This respectable debut into the world of international football remained a one-off for an all-Commonwealth side until April 1936, when the CFF arranged a two-leg friendly with the Soviet Union in order to celebrate the signing of the Cripps-Litvinov Pact. (The Commonwealth won two-nil in London but were defeated four-one in Moscow, losing four-three on aggregate.) In the interim, international games were hard to come by. FIFA upheld their recognition of England, Wales and Scotland as individual teams but did not recognise the CFF until 1945. Thus the Commonwealth had the option of sending three teams to the World Cup in 1934, but refused on the grounds that that it was being held in Fascist Italy. Instead, the CFF organised the Commonwealth Cup, contested by the constituent Commonwealth nations plus the USSR, whose team also went unrecognised by FIFA. This was a simple round-robin league tournament in which teams played each other twice, once at home and once away. (In the case of games involving the Soviet Union, a neutral ground was used.) The top two finishing teams then played each other in a play-off for the title at Wembley Stadium. This was held on 10 June 1934, the same day as the World Cup final in Italy, and saw England beat the Soviets two-one.


FIFA had originally planned for the 1938 World Cup to be held in France, to much furore from South American sides who claimed European bias. In any event, the tournament was postponed until 1942 owing to the Spanish War. In the absence of a World Cup, the French staged a revolution. FIFA used this as pretext to address the complaints from South America, announcing that in light of events in Europe (namely the revolutionary climate, the wars ongoing in North Africa and the cold war brewing in the eastern half of the continent) the 1942 World Cup would be held in Brazil. As in Uruguay twelve years earlier, few European teams made the journey across the Atlantic, either distracted by war, put off by the costs or else barred from entering in the first place. Out of sixteen competitor nations, only five were from Europe: Belgium, the Netherlands, Romania, Switzerland and Yugoslavia. Argentina were the eventual winners, beating host nation Brazil two-one in a legendary final that resulted in a period of Brazilian national mourning.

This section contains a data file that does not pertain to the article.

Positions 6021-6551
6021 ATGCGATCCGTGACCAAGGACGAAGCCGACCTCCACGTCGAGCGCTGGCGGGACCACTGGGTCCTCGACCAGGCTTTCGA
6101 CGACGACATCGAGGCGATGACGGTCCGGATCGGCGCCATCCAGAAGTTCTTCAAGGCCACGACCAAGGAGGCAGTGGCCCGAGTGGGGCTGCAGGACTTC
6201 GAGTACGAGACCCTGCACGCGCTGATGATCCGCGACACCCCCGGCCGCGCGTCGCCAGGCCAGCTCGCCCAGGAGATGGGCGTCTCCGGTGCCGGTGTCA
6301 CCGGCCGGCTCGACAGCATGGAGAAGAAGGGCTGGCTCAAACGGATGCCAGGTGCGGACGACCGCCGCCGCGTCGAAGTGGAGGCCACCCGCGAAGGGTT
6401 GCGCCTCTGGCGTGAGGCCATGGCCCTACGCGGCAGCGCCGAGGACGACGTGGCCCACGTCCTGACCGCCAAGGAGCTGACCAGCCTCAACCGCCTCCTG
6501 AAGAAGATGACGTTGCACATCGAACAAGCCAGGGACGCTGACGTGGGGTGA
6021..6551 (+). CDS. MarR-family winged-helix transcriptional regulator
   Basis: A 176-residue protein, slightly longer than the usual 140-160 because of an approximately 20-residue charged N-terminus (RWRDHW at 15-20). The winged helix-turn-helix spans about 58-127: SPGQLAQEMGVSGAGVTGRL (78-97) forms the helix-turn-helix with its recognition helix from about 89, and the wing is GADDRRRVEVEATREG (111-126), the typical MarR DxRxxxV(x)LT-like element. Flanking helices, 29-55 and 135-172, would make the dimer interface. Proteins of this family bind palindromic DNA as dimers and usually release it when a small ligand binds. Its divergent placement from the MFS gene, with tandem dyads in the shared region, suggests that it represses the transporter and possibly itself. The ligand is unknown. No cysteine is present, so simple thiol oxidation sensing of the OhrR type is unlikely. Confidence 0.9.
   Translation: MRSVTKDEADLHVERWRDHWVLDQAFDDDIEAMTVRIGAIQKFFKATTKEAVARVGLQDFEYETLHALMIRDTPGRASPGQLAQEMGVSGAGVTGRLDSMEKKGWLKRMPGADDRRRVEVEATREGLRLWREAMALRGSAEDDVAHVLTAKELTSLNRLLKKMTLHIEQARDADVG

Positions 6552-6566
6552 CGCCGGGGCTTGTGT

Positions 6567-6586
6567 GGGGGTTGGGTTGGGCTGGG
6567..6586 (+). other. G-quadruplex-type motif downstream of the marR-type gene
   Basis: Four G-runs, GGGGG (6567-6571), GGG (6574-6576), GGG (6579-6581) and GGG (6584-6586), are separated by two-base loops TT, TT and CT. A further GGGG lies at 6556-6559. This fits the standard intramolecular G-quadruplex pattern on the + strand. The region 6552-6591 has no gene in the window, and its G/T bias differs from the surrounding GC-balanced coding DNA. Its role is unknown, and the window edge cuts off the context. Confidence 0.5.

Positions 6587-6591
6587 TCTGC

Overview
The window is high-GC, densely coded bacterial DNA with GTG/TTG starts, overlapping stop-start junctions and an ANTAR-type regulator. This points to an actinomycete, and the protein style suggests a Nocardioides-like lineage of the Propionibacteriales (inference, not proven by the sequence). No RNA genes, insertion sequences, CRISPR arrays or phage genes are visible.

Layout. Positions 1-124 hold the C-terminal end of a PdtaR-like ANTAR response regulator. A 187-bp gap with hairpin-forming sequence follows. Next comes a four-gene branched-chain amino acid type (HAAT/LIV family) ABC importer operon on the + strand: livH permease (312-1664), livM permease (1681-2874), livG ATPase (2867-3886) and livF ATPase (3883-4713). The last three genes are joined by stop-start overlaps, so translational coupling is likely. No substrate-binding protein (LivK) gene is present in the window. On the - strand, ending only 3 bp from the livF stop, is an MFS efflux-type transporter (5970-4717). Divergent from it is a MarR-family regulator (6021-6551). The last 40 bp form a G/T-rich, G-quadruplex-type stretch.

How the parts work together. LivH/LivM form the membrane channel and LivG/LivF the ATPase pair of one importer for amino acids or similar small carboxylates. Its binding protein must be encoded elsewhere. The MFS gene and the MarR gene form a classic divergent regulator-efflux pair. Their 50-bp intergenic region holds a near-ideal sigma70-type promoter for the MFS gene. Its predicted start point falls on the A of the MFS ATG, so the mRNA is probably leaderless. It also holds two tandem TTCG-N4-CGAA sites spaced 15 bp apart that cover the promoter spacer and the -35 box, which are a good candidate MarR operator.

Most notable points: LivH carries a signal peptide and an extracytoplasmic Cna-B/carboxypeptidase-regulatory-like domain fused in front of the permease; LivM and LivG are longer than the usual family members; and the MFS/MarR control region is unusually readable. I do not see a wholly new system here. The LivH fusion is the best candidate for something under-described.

1942%20ARGENTINA%20WINNERS.jpg

The victorious Argentinian team photographed before the 1942 World Cup Final against hosts Brazil.


By the time of the 1946 World Cup, FIFA realised that they faced a crisis of European participation if they stuck to their guns in refusing to recognise either the Commonwealth or the Soviet Union. Revolutions in France, Spain and Italy meant that all of Europe’s premier national teams were now in the same position, with new ‘revolutionary’ football authorities overseeing their respective games. Ironically, the wave of syndicalism that spread across the elite footballing nations of Europe did get rid of a secondary problem, which was that previously teams had been reluctant to compete abroad owing to non-professional players’ uncertainty that they would be allowed time off work for the trip. In the syndicalist nations, as in the Soviet Union, the national players were all state sponsored, and therefore free to participate without fear of returning to a redundancy notice. In order to solve the other main issue of continental bias, FIFA decided that the 1946 tournament would be held in the United States. This, it was thought, would be fair to all countries in Europe and South America as far as concerned getting their players to the stadiums.


The 1946 tournament in the United States was the first to see the sixteen competitor teams divided into four groups (or “pools”) for the first round of the tournament. Argentina and the United States qualified automatically as the defending champions and hosts, respectively, leaving fourteen places available. Of these, six went to Europe, six to the Americas and two to Africa. From Europe, the four syndicalist teams entered alongside Switzerland and the Soviet Union. (An invitation to the footballing authorities of the German Reich went unanswered.) 1946 was therefore notable as the first instance of footballing contact between the teams of the syndicalist nations and the veteran sides of South America, who continued to dominate international football. Of the syndicalist nations, Spain and the Commonwealth advanced from the pools stage. The Commonwealth were knocked out in the quarter-finals by eventual finalists Uruguay, while Spain feel short in a semi-final meeting against tournament winners Brazil.